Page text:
Jones v. Jones

Annotate this Case

Jones v. Jones
1980 OK 85
612 P.2d 266
Decided: 06/03/1980
Supreme Court of Oklahoma



Appeal from District Court, Craig County; Jess B. Clanton, Jr., Trial Judge and Original Proceeding for Writ of Mandamus.

¶0 Husband appealed from decree granting wife a divorce and dividing spousal property. After commencement of appeal, wife sought, in an original proceeding, writ of mandamus directing the trial judge to entertain her post-decree application for alimony during pendency of appeal and counsel fees for additional services.

Causes consolidated; trial court directed to consider wife's application for provisional relief pendente lite.

Pitcher, Castor & Hartley by William H. Castor, Vinita, for appellant and respondent.

Crawford, Crowe & Bainbridge by B. Hayden Crawford, Tulsa, for appellee and petitioner.

OPALA, Justice:

[612 P.2d 267]

¶1 The question before us is whether, in a matrimonial action, the trial court has the authority to entertain wife's post-decree application for alimony and counsel fees after the husband's appeal has been brought here from the divorce decree. We hold that in the post-appeal stage of a matrimonial case in which no alimony was allowed the trial court is nonetheless vested with authority, subject always to our power of reexamination, to consider an application for provisional relief or interim adjustment of adjudicated property or custodial rights, all to remain in effect while the appeal is pending.

¶2 Husband brought an appeal in cause # 54,673, assigning error in granting a divorce to the wife and in the division of spousal assets. Some two months after commencement of appeal, wife brought below a post-decree application for alimony and counsel fees pendente lite. Based on perceived want of "jurisdiction", the trial court declined to take cognizance of the wife's plea. She subsequently sought a writ of mandamus in cause # 55,077 which would direct the trial judge to consider her application. We consolidate the two causes and direct the trial court to entertain and decide the issues raised in wife's application.

¶3 Pre-1969 case law, which uniformly held that trial court's jurisdiction ceased or stood suspended when an appeal had been brought

¶4 Although in the case at bar permanent alimony did not form an issue below, nor is it presented among assignments of error on appeal, the absence of that issue does not limit the range of provisional relief which may be afforded while the appeal remains pending. This is, of course, especially true in a case such as this in which the appeal is brought to review the dissolution of marriage. This is so because the bond of matrimony remains legally unsevered.

¶5 Availability of provisional relief in the form of post-decree "alimony" pendente lite is not necessarily confined to the appeal from granting (or denying) a divorce nor to that in which permanent alimony is among litigable issues on review. Our legal system does not mandate a conceptual approach so restrictive and narrow.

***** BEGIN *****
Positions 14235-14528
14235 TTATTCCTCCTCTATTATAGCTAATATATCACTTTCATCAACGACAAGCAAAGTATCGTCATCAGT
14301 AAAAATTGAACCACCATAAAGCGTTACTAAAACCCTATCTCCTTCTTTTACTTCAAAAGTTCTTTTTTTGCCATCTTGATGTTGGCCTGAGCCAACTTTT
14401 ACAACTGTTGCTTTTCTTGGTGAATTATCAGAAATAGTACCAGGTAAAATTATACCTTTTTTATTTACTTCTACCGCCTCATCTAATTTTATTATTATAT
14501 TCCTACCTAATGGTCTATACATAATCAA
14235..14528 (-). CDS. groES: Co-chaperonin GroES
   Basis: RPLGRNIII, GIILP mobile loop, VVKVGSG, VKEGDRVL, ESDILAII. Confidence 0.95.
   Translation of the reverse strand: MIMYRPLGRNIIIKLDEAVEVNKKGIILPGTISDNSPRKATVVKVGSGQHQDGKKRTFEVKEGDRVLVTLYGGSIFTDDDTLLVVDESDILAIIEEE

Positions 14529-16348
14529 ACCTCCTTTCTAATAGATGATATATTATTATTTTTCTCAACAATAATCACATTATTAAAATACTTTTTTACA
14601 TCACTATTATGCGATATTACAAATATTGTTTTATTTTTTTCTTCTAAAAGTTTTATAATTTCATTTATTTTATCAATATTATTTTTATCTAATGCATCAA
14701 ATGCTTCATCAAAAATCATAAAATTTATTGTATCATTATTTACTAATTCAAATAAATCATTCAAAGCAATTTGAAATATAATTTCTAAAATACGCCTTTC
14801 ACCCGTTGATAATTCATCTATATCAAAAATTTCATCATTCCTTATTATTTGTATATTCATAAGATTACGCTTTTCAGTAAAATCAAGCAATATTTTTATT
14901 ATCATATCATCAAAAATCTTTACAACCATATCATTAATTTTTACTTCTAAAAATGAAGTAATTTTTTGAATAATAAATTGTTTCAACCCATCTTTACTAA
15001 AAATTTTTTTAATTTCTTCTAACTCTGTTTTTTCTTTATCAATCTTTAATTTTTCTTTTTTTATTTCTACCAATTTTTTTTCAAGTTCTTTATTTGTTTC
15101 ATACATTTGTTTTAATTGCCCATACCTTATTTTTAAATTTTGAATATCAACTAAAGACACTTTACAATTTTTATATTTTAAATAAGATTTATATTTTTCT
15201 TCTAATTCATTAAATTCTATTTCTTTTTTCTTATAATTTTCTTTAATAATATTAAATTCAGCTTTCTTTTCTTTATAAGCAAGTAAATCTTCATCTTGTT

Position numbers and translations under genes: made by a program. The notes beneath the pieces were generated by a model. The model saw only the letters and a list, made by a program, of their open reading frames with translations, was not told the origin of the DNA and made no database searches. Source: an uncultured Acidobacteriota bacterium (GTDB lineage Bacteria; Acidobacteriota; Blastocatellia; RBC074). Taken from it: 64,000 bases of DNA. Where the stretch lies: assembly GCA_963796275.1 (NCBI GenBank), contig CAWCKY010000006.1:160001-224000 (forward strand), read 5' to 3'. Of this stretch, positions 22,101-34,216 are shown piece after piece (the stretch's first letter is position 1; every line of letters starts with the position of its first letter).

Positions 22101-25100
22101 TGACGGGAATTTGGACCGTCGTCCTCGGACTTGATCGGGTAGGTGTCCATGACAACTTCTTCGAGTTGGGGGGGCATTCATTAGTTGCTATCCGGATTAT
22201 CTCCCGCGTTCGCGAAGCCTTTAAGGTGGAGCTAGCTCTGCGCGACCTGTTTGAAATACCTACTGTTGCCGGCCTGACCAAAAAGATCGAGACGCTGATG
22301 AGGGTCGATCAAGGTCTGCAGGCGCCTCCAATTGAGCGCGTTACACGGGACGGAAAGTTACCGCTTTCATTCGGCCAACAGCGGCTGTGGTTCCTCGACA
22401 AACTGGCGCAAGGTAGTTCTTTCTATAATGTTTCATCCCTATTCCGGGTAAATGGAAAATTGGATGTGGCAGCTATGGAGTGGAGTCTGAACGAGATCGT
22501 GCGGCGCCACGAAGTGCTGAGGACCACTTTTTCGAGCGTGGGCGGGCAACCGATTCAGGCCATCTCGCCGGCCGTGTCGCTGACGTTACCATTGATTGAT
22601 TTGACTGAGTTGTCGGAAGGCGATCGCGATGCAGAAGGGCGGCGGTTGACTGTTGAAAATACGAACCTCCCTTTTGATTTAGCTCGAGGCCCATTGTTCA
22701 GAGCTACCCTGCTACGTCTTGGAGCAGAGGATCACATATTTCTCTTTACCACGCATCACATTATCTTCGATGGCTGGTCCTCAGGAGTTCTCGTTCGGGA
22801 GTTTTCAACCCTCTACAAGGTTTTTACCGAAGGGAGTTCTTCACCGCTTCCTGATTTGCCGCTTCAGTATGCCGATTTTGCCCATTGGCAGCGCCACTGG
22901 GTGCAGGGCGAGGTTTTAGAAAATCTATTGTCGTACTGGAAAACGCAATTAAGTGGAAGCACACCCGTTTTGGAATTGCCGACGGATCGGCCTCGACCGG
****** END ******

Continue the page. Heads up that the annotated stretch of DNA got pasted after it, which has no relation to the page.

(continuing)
¶6 As a form of provisional relief - granted for the duration of an interspousal appellate contest - "alimony" is a collective term used to describe a variety of monetary stipends for temporary accommodation of spousal rights still in litigation.

¶7 Wife's application here under consideration clearly raises issues "ancillary" to the appeal because they relate to provisional accommodation or adjustment of spousal rights in appellate litigation.

¶8 We think the trial judge's refusal to assume judicial cognizance of wife's application was anchored on an overly narrow concept of authority "ancillary" to the pending appeal.

¶9 Causes consolidated; trial court directed to consider wife's application for relief during pendency of husband's appeal.


¶11 SIMMS, J., concurs in result.


1 We need not assume original jurisdiction in cause # 55,077 because the relief sought is well within the range of power incident to our jurisdiction in the divorce appeal in cause # 54,673.

2 Egbert v. St. Louis & S.F.R. Co., 50 Okl. 623, 151 P. 228 [1915]; Wagoner Oil & Gas Co. v. Goad, 136 Okl. 29, 275 P. 1036 [1929].

3 Tisdale v. Wheeler Bros. Grain Co., Inc., Okl., 599 P.2d 1104, 1107 [1979].

4 Tisdale v. Wheeler Bros. Grain Co., Inc., supra note 3.

5 Tisdale v. Wheeler Bros. Grain Co., Inc., supra note 3.

6 12 O.S. 1971 §§ 1280 & 1282.

7 Scott v. Scott, 203 Okl. 60, 218 P.2d 373, 376 [1950]; Smyth v. Smyth, 201 Okl. 694, 209 P.2d 709, 714 [1949].

8 Scott v. Scott, supra note 7, 218 P.2d at 376.

9 Tisdale v. Wheeler Bros. Grain Co., Inc., supra note 3 at 1106-1107.

10 In Blair v. District Court of Oklahoma County, Okl., 594 P.2d 367, 369 [1979] we held that ". . . an appeal in a divorce action does not deprive trial courts . . . of judicial power to consider an application for alimony pendente lite concurrent and co-ordinate with this Court, where that issue is ancillary to the matters involved in the appeal." [Emphasis added]

11 Kostachek v. Kostachek, 40 Okl. 744, 124 P. 761 [1912]; Hartshorn v. Hartshorn, 67 Okl. 43, 155 P. 508 [1916].

12 In Tisdale v. Wheeler Bros. Grain Co., Inc., supra note 3 at 1106, we explained thusly the nature of the trial judge's post-appeal power over stay:

"* * * Neither can we find any jurisdictional flaw in that part of the trial court's order dealing with the impoundment of those recovered funds which are likely to be affected by the ultimate decision in this appeal. The power so exercised by the court is clearly incidental and similar in essence to its authority over stay, supersedeas, as well as over temporary adjustment of custodial rights, spousal or child support or other matters to be effective during the pendency of appeal. These matters - all ancillary to the proceedings on review - are now deemed to lie within the jurisdiction which may be exercised by the district court concurrently and coordinately with this court. * * " [Emphasis added]